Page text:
decisions concerning where to live profoundly affect, among other

things, environmental pollution, resource use and land and habitat

loss (Gillham, 2002; Haughton and Hunter, 2003). Much of the

focus of interest in sustainable cities, for instance, relates to the

apparently relentless increase in the demand for car travel and the

contribution that higher residential densities can make in reducing

the negative environmental impacts associated with car dependency

(Newman and Kenworthy, 1989; Banister, 1997; Banister et

al., 1997). The empirical evidence underpinning compact city policy

is, however, mixed and often contradictory (see Neuman, 2005

for a recent review). That said, despite conflicting views, European,

national and local policy and discussion documents have increasingly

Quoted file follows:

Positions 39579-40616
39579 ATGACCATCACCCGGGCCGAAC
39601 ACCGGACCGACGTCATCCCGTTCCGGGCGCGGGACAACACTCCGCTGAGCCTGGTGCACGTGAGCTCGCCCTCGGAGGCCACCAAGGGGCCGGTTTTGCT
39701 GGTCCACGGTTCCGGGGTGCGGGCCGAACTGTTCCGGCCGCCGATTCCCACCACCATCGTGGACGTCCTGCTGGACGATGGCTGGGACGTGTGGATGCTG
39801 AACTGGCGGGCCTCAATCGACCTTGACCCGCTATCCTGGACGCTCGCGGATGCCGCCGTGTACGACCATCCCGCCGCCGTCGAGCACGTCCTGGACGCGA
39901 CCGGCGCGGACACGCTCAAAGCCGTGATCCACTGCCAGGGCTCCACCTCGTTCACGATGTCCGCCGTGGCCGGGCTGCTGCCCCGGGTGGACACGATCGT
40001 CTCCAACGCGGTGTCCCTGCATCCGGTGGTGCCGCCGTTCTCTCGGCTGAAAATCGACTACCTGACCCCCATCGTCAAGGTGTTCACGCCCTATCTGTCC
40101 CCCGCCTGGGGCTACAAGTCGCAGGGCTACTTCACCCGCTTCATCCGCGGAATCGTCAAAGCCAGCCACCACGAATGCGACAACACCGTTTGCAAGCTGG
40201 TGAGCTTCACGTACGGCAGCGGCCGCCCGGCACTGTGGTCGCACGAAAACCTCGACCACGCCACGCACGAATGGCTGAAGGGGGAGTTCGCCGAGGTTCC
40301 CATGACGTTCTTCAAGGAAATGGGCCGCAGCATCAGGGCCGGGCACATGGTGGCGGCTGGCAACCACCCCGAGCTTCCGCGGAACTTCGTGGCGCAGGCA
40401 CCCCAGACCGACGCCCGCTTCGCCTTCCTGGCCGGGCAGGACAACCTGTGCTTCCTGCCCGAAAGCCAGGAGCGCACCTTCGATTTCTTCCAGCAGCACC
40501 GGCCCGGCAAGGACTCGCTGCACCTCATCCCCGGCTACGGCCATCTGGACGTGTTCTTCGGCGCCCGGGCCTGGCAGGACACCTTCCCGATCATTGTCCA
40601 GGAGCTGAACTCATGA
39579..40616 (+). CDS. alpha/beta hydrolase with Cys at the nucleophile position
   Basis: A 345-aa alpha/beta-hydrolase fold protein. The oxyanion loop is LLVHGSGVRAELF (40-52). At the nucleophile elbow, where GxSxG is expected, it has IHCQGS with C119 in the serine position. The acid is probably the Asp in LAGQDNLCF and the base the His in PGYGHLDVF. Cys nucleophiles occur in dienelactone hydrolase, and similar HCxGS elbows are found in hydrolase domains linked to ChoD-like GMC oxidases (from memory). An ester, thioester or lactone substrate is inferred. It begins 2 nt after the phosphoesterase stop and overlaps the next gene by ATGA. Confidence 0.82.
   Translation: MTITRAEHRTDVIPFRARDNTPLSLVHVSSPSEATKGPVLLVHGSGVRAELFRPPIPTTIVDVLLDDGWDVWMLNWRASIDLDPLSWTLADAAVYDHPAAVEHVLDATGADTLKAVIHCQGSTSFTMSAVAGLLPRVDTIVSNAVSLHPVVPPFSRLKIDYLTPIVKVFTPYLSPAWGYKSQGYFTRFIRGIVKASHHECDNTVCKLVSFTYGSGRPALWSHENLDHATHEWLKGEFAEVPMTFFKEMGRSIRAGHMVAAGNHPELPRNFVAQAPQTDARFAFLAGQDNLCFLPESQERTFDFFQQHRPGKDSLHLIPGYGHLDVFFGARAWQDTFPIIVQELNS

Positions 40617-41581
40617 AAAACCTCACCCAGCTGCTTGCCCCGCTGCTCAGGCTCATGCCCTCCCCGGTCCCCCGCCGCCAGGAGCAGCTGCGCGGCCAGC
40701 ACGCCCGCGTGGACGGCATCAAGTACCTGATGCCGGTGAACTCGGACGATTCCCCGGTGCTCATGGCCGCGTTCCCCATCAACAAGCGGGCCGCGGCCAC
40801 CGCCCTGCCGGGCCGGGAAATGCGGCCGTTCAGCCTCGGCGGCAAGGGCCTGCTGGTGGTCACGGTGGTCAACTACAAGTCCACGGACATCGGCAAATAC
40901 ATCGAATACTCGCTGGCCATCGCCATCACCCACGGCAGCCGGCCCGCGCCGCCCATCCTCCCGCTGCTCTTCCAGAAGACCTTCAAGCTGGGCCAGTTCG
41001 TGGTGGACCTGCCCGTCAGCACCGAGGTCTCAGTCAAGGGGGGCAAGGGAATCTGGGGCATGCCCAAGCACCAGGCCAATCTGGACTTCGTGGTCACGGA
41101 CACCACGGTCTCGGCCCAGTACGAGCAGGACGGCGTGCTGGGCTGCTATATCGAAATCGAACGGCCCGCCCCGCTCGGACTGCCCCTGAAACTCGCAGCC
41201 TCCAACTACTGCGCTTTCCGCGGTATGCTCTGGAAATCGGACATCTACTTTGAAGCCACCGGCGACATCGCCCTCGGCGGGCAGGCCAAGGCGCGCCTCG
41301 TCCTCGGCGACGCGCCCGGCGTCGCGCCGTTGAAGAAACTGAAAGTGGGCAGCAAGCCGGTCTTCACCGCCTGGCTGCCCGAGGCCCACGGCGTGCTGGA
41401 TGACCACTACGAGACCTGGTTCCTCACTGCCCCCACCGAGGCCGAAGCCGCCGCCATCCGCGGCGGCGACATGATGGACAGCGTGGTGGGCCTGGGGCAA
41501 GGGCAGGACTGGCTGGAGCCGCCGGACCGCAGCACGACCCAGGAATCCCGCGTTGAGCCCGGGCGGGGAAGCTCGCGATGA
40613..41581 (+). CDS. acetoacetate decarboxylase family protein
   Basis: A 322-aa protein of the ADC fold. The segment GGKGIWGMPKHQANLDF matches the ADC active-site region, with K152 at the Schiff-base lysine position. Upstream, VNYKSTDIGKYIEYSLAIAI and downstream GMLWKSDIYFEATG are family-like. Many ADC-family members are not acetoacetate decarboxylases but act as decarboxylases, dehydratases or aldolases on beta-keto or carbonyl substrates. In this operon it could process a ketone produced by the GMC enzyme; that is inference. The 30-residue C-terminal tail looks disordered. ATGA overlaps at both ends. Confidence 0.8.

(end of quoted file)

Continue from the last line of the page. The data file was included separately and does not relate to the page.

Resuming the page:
advocated a high-density mixed-use urban form as a means

to ensuring amore sustainable development pattern. As evident by

rapidly sprawling development patterns, however, individual residential

preferences appear to be at variance with this policy agenda.

Tel.: +353 091 845 295.

E-mail address: peter.howley@teagasc.ie.

In light of these residential preferences many commentators now

question whether the process of urban sprawl can be reversed

(Breheny, 1992, 1995, 1997; Heath, 2001; Senior et al., 2004). Specifically,

Breheny (1997) has suggested that the compaction case can

be subjected to three types of tests: veracity, feasibility and acceptability.

He argues that the acceptability of urban compaction to

the public is the most neglected test of the three, yet it may be

the point on which the whole issue turns (Breheny, 1997). Breheny

describes how people have voted with their feet and as such, residential

preferences are substantially out of alignment with recent

policy objectives which emphasis the need for urban compaction.

Williams et al. (1996) emphasise the importance of public acceptability

and attractiveness in building more compact urban areas.

They contend that it is essential that firstly, urban intensification

brings about some of the advantages put forward in the compact